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Working together to help Syrian refugees settle in Logan

Published: 27 July 2016

Working together to help Syrian refugees settle in Logan

Local agencies and faith groups are working together to ensure Syrian refugees settling in Logan City make a smooth transition into the local community.

As with all Syrian refugees settling in Australia, the new arrivals will come through the offshore resettlement process. The City of Logan is part of the South East Region settlement area (along with the Gold Coast and Ipswich), which is expected to receive some arrivals as part of the additional 12,000 Syrian/Iraqi intake announced by the Australian Government.

Government and non-government agencies, along with community-based and faith-based organisations, are already working together in Logan to help the new arrivals settle in the region as smoothly as possible. The coordinated approach is being led by Woodridge-based Access Community Services, one of Australia’s leading non-government organisations providing settlement, employment, training and youth support services to migrants and refugees.

On 19 July 2016, more than 60 people attend a Local Area Coordination group meeting coordinated by Access Community Services to identify some of the key challenges facing Syrian refugees and discuss ways to coordinate and integrate support.Key challenges identified included:

  • employment opportunities: many Syrian people are highly educated and will come with the intention of gaining language skills and meaningful employment as soon as possible
  • education: Syrian people highly value quality education and will want access to the best opportunities for their children, particularly in schools providing language support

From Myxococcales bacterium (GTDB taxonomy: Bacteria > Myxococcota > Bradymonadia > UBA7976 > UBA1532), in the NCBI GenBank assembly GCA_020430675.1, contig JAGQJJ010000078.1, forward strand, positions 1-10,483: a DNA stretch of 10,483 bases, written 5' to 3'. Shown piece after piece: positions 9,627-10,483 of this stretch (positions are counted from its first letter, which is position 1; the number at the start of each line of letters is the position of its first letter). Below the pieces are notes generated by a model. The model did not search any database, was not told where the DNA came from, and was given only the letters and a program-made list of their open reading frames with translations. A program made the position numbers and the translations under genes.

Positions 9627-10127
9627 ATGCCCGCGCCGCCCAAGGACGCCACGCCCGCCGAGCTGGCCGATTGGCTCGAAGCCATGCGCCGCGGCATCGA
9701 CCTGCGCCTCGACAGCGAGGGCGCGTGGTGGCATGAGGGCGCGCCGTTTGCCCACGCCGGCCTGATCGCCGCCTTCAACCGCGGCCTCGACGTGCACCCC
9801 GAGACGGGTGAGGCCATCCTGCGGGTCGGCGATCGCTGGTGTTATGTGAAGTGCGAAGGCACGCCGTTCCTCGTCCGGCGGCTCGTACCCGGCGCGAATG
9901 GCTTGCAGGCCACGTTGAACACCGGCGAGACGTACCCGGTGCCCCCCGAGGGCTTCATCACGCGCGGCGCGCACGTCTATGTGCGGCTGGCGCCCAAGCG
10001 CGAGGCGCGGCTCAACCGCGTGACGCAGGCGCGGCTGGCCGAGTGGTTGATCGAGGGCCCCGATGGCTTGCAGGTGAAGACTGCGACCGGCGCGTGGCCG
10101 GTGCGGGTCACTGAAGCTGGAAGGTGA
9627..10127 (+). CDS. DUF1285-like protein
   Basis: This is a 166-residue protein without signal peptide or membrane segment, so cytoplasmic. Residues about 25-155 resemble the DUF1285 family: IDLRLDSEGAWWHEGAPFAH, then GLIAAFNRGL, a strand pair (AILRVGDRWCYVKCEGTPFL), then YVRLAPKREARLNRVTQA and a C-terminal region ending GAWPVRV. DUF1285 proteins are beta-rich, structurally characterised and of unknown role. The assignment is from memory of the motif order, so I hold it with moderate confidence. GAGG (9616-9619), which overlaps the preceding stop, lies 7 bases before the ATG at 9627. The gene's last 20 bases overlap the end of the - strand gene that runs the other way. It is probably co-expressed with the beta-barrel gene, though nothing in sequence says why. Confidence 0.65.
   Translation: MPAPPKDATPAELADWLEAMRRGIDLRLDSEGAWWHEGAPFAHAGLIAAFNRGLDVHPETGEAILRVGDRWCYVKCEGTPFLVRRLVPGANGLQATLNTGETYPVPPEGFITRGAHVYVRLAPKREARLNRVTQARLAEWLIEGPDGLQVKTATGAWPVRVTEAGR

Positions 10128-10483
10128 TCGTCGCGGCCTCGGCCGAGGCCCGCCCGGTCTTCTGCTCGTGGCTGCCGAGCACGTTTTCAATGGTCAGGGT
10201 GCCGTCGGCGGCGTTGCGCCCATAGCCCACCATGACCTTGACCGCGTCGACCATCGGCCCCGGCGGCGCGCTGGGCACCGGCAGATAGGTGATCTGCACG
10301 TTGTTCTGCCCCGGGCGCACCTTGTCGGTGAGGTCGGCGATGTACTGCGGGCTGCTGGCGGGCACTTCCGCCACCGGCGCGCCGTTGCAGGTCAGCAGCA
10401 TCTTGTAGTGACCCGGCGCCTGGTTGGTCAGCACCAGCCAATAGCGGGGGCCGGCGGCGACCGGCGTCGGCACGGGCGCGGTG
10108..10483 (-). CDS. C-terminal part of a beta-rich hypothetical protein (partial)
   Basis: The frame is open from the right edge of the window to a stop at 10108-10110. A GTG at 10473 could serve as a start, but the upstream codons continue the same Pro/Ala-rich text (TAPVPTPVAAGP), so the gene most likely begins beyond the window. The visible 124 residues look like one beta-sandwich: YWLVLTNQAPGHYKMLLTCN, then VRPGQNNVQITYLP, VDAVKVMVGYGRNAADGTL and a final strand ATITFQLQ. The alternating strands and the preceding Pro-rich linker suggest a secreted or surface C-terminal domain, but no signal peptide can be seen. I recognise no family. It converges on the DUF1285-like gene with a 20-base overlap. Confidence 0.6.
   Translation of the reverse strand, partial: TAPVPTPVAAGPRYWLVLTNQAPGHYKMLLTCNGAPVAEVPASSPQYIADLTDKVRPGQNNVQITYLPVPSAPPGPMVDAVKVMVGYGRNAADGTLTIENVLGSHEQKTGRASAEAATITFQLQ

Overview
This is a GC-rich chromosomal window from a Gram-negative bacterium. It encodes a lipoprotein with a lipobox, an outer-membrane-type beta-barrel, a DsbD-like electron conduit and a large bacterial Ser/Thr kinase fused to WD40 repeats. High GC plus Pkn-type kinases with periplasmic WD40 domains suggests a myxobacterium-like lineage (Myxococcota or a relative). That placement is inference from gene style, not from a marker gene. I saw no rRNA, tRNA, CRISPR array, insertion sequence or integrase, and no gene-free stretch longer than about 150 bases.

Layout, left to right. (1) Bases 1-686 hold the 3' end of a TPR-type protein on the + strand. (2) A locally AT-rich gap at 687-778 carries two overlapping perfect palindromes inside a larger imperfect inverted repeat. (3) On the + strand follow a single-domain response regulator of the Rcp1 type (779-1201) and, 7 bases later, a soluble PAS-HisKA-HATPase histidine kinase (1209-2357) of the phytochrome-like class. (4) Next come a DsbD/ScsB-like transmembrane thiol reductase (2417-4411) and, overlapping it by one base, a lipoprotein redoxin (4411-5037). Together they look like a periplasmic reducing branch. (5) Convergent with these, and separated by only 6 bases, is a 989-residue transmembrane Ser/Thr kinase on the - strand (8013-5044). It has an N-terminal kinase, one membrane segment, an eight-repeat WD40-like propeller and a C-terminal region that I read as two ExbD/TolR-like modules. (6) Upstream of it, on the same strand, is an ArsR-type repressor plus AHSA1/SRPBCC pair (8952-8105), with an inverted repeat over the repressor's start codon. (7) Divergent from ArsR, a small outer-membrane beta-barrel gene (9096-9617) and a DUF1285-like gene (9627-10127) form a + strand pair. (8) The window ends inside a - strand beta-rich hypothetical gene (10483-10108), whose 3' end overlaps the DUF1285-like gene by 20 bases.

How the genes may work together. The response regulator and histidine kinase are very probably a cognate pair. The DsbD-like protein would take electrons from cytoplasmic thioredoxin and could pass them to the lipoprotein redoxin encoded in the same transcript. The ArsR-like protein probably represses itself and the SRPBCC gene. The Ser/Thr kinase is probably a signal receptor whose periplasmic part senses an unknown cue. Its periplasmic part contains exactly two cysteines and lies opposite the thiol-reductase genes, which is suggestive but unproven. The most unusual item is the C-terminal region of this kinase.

• transport: issues with cost of public transport for families needing to get several children to and from school each day, as well as to and from Loganlea TAFE for language classes, and the timing of those services
  • sense of belonging/community cohesion: the importance of refugees embracing Australian culture while also preserving their own (for many people, their language and traditions are all they have been able to bring with them from their war-torn home).

The meeting identified that the majority of Syrian refugees settling in Australia are families and identify as Greek Orthodox.

Some resettlement has already started in Logan, however the pace of settlement is slow due to the stringent checks required under the UNHCR process.

There are currently more than 50 million displaced persons in the world right now – the highest number since World War II; 13.5 million of those are from Syria and, of those, around only 1% are eligible for the UNHCR process.

Locals interested in being involved in helping the Syrian new arrivals settling into the community can find out more here: www.accesscommunity.org.au/support-syria